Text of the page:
A canister type of vacuum cleaner houses the suction motor and filtering system in a somewhat square or rectangular container. Variations of this type are the tank type vacuum cleaner which has a long tubular main body and the central vacuum which is mounted on a basement or garage wall. Typically incorporating a "clean-air" system, they are known for producing strong suction for use with the attachments. When a power nozzle is part of the system it is often referred to as a power team. A canister type vacuum cleaner usually contains wheels which allow it to be pulled after the user by its hose.
Suction Produced by the Standard Canister
The suction motor design in a canister type creates significantly more actual suction (pressure difference) than the traditional upright motor design. This is important for effective cleaning with a hose and attachments due to the higher resistance to air flow present in the hose. The velocity of the air flow plus the amount of the carpet agitation determines how well a vacuum cleaner will pick up the dirt. To effectively clean carpeted floors, a power nozzle containing a motor driven revolving brush should be used to obtain adequate agitation of the carpet fibers. For more about suction motor and fan designs, see our articles on Suction Motor Design & Operation and Fan or Impeller Types & Performance.
Performance with Attachments
While an upright specializes in cleaning carpets, a canister type vacuum cleaner specializes in cleaning with its attachments. On-board attachments on uprights are handy to clean a corner or your upholstered furniture but are somewhat limited in what they can do efficiently. A canister type usually has a longer hose, additional attachments for cleaning floors and more suction when using the attachments. They are easily pulled around by their hose, something uprights usually won't do without tipping over. Many canister types carry their attachments conveniently with them for fast switching from one to another. Power teams easily compete with uprights when it comes to effectively cleaning carpeted floors and are generally more versatile with the attachments.
Air Flow and Filtration Aspects
The air enters the nozzle near the floor and travels through the wands and hose toward the paper filter bag, carrying the dirt with it. The bag retains most of the dirt and dust while allowing the air to pass through its filter media. The air then travels through a filter pad to be cleaned further before entering the high speed suction fan or fans. Since the air is quite clean, it is allowed to flow through the motor to cool it. After leaving the motor the air is often filtered by additional exhaust filters to remove even more fine particles and carbon from the motor brushes before it leaves the vacuum cleaner. Since the "clean-air" suction motor design creates more suction (pressure difference) than a traditional upright design, more filtering can be done without significantly effecting the air flow. "Clean-air" uprights and canisters can easily have filtration efficiencies which meet the HEPA specification when equipped with appropriate filters.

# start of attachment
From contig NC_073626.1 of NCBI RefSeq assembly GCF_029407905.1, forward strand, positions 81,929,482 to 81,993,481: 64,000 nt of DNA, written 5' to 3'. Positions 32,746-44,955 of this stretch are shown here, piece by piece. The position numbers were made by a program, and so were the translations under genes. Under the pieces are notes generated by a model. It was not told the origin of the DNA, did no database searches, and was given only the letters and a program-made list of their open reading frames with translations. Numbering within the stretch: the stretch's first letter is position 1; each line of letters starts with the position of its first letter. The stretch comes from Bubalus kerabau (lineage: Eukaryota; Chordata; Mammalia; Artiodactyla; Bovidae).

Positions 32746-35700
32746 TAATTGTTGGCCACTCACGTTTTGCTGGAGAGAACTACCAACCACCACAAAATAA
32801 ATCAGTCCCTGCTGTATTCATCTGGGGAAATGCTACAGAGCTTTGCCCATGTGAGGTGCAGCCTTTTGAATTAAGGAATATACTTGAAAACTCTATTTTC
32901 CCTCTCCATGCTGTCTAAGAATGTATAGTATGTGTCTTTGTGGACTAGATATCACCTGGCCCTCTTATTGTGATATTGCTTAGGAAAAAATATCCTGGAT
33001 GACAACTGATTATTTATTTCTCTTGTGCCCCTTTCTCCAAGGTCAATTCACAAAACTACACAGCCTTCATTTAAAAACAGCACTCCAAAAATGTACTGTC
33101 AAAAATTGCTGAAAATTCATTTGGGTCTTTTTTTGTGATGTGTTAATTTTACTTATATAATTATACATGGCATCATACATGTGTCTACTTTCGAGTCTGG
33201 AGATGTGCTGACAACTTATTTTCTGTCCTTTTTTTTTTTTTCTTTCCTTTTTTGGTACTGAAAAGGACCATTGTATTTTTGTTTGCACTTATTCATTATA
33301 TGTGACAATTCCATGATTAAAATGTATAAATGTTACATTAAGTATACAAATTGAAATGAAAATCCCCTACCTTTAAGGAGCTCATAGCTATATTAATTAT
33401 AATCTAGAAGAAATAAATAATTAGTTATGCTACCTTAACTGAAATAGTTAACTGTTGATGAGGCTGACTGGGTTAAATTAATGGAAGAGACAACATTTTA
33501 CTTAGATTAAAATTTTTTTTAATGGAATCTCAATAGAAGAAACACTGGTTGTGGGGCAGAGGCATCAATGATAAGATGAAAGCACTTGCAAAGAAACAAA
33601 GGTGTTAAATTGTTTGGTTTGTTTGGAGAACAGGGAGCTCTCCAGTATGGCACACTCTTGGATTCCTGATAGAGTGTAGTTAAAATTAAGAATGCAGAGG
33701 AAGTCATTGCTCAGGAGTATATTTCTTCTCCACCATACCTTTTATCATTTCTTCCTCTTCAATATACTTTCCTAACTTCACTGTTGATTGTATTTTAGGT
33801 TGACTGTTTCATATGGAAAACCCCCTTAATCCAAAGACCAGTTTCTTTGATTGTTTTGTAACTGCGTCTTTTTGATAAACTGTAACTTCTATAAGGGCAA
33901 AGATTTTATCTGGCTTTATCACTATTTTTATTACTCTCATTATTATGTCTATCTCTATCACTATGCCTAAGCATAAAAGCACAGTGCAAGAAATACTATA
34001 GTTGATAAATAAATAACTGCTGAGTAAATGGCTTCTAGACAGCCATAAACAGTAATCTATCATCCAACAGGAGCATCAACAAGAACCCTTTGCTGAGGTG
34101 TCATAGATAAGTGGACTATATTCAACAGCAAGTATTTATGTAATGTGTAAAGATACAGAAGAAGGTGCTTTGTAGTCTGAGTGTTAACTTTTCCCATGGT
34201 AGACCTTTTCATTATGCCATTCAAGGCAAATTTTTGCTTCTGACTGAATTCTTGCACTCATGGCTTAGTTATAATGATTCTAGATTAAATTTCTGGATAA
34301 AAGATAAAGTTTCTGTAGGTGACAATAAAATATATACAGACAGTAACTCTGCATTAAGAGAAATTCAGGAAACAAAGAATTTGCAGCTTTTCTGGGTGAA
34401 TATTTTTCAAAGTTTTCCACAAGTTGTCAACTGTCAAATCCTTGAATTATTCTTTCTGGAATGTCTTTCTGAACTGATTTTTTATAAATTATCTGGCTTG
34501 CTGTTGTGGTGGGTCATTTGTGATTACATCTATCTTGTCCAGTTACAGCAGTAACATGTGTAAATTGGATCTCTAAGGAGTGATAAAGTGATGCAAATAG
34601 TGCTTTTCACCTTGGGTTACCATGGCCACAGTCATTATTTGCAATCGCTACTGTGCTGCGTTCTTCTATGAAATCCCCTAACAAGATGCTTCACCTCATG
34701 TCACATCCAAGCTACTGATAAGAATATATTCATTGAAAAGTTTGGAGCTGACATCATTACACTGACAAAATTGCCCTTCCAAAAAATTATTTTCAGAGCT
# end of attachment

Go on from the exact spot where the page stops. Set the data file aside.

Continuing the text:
A canister type vacuum cleaner is very versatile, providing superior suction for use with the attachments. When it includes a motorized power nozzle or when teamed with a good upright it will clean all surfaces effectively. These combinations provide an excellent alternative to using an upright with on-board attachments.
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Index of Related Articles:
- Educational Articles - Menu
- Be Wise when Purchasing a Vacuum Cleaner
- Types of Vacuum Cleaners - Menu
- Match Your Tasks and Cleaning Style
- Traditional Upright Vacuum Cleaner
- "Clean Air" Upright Vacuum Cleaner
- Two-Motor Upright Vacuum Cleaner
- Two-Motor Power Team
- Canister Vacuum Cleaner (You Are Here.)
- Hand Held Vacuum Cleaner
- Electric Broom Vacuum Cleaner
- Wet/Dry Utility Vacuum Cleaner
- Central Vacuum System
- Steam (Hot Water) Extractor
- Vacuum Cleaner Performance Aspects - Menu
- Vacuum Cleaner Performance Checkup
- Identifying Good Performance Factors
- Filtration Efficiency: HEPA, Micron, etc.
- Dustbag Performance and Filtration Efficiency
- Power of the Vacuum Cleaner Suction Motor
- Air Flow Through the Vacuum Cleaner System
- Cleaning Nozzle Design Considerations
- Effects of Vacuum Cleaner Brushing Action
- Loss of Vacuum Cleaner Performance
- Vacuum Cleaner System Components - Menu
- Removing Allergens from Your Home - Menu
- Specifications that can Mislead You - Menu
- Glossary of Terms
- Manufacturer Contact Information
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